"Jasbir K. Puar's The Right to Maim is obligatory reading for anyone concerned with the continuing operation and the ethical and political implications of racial power. By exploring the production of the 'disabled subject' as both a reiteration of how whiteness organizes the modern political text and an effect of the unleashing of the racial logic of obliteration (in US and Palestinian cities), Puar exposes the complexities and compromises troubling articulations of subjects of rights/protection." — Denise Ferreira Da Silva, author of Toward a Global Idea of Race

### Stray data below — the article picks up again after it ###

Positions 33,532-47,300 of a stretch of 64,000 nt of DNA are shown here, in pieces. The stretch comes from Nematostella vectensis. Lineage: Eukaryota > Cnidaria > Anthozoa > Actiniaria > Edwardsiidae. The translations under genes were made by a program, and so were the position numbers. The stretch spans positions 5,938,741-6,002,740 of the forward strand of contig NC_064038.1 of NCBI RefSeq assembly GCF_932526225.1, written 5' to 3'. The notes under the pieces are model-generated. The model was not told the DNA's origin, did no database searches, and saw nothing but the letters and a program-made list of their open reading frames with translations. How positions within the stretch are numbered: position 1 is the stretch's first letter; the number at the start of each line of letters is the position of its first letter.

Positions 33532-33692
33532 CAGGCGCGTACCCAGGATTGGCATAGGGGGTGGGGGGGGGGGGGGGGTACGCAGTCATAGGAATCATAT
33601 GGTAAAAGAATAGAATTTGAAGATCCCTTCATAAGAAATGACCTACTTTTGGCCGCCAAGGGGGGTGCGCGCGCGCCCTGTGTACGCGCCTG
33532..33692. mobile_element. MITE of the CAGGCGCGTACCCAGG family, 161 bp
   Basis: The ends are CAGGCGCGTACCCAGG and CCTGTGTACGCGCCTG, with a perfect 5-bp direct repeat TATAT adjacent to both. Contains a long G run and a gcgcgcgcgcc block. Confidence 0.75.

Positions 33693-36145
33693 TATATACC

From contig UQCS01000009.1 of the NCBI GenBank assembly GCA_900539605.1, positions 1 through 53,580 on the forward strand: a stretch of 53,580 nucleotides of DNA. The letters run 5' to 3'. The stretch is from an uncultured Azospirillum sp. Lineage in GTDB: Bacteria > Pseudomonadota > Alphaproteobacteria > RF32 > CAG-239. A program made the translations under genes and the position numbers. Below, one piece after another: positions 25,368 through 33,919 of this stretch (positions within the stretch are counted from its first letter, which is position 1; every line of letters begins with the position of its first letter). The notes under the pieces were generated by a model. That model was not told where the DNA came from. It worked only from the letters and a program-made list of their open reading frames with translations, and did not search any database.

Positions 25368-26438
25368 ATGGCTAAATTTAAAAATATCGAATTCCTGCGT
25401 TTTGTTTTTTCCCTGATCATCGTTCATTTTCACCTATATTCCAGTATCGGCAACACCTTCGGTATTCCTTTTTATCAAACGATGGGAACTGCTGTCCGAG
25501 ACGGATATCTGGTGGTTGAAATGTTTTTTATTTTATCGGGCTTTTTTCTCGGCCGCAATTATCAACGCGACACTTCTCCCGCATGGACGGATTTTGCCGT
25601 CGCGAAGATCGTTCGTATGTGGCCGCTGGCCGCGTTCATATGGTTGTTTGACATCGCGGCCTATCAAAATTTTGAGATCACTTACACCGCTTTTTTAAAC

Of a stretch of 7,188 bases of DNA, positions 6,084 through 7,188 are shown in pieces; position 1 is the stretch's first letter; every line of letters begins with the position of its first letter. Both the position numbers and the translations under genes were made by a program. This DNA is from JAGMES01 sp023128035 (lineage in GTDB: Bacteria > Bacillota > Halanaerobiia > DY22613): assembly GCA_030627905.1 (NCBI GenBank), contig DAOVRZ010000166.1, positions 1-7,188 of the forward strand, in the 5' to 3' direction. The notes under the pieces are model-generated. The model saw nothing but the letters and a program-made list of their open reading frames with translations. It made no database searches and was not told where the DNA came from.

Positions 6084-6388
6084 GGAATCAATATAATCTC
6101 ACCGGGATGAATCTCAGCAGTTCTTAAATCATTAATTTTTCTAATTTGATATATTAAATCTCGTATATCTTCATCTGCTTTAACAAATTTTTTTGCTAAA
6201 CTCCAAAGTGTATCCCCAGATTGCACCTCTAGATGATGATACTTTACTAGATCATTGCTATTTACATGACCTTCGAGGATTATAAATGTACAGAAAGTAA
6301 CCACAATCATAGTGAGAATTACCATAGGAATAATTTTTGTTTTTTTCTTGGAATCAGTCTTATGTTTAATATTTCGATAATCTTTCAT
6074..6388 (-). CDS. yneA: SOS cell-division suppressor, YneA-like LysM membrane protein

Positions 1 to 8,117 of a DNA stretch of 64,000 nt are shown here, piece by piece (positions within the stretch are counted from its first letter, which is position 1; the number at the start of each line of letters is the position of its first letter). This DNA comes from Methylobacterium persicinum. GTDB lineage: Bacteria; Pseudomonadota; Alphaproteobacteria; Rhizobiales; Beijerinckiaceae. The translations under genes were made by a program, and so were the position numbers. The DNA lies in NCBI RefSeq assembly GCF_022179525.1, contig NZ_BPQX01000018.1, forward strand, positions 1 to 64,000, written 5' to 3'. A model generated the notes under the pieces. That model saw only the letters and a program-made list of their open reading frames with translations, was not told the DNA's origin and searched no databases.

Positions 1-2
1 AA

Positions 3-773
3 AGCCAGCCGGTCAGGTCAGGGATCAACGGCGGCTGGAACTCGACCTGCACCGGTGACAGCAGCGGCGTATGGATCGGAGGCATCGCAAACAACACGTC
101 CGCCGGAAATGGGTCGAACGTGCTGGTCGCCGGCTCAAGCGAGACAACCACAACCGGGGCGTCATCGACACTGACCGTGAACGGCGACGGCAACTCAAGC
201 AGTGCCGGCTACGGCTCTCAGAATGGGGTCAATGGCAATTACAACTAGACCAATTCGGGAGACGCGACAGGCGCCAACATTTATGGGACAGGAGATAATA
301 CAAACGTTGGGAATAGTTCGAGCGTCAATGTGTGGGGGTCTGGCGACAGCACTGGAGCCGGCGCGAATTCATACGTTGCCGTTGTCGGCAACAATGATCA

"Jasbir K. Puar's must-read book The Right to Maim revolutionizes the study of twenty-first-century war and biomedicine, offering a searingly impressive reconceptualization of disability, trans, and queer politics. Bringing together Middle East Studies and American Studies, global political economy and gendered conflict studies, this book's exciting power is its revelation of the incipient hegemony of maiming regimes. Puar's shattering conclusions draw upon rigorous and systematic empirical analysis, ultimately offering an enthralling vision for how to disarticulate disability politics from this maiming regime's dark power." — Paul Amar, author of The Security Archipelago: Human-Security States, Sexuality Politics, and the End of Neoliberalism